Fiction Friday presents A Mad House

I am a mad house.

I have been around since the late 1800s. I came out of the tail end of the poor house era. The people I housed then are much the same as the people who live here now.

I get the children who have mental and physical issues too big to deal with in a regular home setting.

What is a family supposed to do when their disabled children age out of the school environment and grow to big to be safely physically managed? It seems cruel to call it management, but in many cases if the children had kept their small childlike bodies with their small child like minds it would have been an achievable goal to keep them at home.

That is simply not the way it happens when a brain damaged human grows to be a big healthy strapping man. It is just as difficult to have an adult sized person who cannot walk or communicate. In this double income unemployed era it just isn’t possible to provide the care these folks need in a home setting.

The families commit their children to my care as grudgingly as the same parents commit their elderly parents to the nursing homes.

Did you know nursing homes are the last vestiges of poor houses left as county run places? I am sure the nursing home will tell you this when he has his turn.

I do more than long term care for physically and mentally retarded people.

I have an intake wing for people who have become unstable, mostly in the late fall and winter months when depression wraps its icy fingers around the sun starved population.

Police send people through intake to be evaluated when they meet some check off requirement that indicates they may become harmful to themselves or others but most of the time these folks end up doing a weekend in jail. Hard cases of anti social folks fill the prisons and jails, too. There isn’t any coordinated way of deciding who goes where.

I can tell you that my lock down wing is as secure as any prison you would ever want to visit. Some people are never going to leave.

In the earliest days the place had its humanity that would flicker from time to time depending on the management and employees and for those locked up here those brief times were forever.

There was a time when many people believed a fellow could be shocked out of his delirium or funck.

They used insulin shock.

Later, the good old electric shock therapy. Every one knows what that was about. They still do EST but mostly to the rich folks who are addicted to attention mostly, they get treatments every eight weeks.

In the earlier days there were forms of torture. I think they were put in place to discourage people from coming here.

There were tubs downstairs filled with ice water, big claw footed things. The ice water was kept cold and the patient receiving the treatment would be submerged, sometimes wrapped in sheets like swaddling clothes and left to the cold. I suppose it was supposed to be an attitude adjustment.

No one can hold a person’s mind in their hand and judging it is crude. How do they know what is working?

They don’t really. It is mostly about control and management.

Sure things seem better now. The ice baths are gone. People are mostly medically controlled. Not chained by restraints but locked down as sure as the world by regular doses of medicine.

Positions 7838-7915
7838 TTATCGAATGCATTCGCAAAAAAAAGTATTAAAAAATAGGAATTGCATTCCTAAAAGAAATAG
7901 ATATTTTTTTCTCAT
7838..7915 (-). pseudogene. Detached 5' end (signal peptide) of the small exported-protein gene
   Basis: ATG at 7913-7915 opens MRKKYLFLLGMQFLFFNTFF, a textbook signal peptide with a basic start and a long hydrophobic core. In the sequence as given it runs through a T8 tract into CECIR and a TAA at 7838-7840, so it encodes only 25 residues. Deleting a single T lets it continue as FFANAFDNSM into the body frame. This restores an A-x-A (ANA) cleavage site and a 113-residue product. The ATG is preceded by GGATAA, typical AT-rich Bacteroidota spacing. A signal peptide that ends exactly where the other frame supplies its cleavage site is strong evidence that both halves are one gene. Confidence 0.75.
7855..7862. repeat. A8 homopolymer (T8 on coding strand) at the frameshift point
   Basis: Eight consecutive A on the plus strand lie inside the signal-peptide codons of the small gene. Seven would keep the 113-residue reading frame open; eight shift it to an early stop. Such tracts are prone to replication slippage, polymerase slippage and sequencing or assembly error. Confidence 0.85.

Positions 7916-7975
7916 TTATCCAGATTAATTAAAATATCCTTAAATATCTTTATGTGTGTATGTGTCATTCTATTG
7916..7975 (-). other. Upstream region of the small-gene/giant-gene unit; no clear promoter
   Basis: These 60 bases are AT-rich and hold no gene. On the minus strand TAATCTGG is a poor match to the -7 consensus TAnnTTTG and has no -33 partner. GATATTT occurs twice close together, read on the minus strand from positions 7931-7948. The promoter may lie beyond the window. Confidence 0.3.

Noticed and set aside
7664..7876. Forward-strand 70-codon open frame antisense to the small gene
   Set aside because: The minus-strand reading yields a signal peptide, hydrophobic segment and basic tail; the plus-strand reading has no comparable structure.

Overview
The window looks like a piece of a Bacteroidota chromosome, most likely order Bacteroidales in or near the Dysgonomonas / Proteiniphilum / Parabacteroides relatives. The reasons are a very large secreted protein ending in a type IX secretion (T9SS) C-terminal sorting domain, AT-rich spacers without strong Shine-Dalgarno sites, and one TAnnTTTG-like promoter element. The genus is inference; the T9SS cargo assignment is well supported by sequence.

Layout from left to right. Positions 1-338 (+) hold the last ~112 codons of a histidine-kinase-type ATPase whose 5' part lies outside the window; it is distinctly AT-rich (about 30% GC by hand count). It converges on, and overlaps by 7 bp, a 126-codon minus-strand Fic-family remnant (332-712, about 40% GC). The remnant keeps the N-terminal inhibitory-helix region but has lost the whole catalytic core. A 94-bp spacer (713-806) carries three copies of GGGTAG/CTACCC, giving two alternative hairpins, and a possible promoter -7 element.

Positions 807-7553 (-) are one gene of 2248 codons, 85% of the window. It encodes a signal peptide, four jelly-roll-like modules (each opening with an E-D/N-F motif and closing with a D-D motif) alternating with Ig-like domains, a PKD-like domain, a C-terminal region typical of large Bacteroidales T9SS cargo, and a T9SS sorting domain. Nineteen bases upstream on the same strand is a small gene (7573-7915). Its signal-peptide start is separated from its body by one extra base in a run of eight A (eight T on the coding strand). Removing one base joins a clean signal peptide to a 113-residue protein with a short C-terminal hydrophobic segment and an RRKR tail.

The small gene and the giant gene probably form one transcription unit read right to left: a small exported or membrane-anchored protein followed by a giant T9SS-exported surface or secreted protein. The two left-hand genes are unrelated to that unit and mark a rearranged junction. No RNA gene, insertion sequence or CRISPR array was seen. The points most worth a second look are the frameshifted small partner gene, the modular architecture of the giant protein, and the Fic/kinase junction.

They will tell you the success is in being able to release these people back into the world. Or back into the prisons who are in reality the front lines of mental treatment these days.

So, after a while most of the people who would have been kept here were restrained by something small enough to fit in a shirt pocket. The new world of chemical restraints allowed a sweep of what the outside world referred to as deinstitutionalization.

Now a days people are taken in, looked over, evaluated physically and mentally. A social worker may drop by but only the more seriously mentally ill stay and that is a short stay between two and eight weeks while the meds kick in. If they don’t take their meds it isn’t long before they return. The revolving door patients.

With the reduction in patients and staff a lot of this mad house has been shut down. Walled off. So much goes un used. Dark. Unvisited.

Did you know that something like a ghost or mark is left behind in places experiencing high emotions? I have rooms that echo sadness. A deep sadness of the souls of the people who lingered here. It is like the feeling people claim about being able to cut the tension with a knife. That is why some people who come to work here on whatever level, cleaning crew, art project directors, teachers, social workers, doctors, dentists and shrinks come in here experience a real crisis of faith. More than one new or aspiring doctor has come here only to change his mind and go into something with a brighter future. Working here is like working in a cancer ward, except in a cancer ward the fear is real.

They still do a lot of talk therapy, group therapy and such behind these walls. Many patients are discovered to have addictions and are quickly pointed toward a rehab unit that works with their heart and soul and body. Rehab, especially in America is a trend that has gained acceptability. Everyone likes a good come back story. The things they bring in here cannot be fixed by simple withdrawal and rehabilitation.

It is still a stigma to be put in these places, in a mad house.

Some families actually commit their loved ones for what they perceive as misbehavior. More than one woman has been put here by her beloved husband in a great effort on his part to punish her and gain control. Women do it to their men folk, too. And if you want my opinion, when the woman goes back to the man who sent her here she deserves some kind of treatment.
__Mad House

By Sally

Sally Franklin Christie Blogger and Author of If I Should Die and Milk Carton People.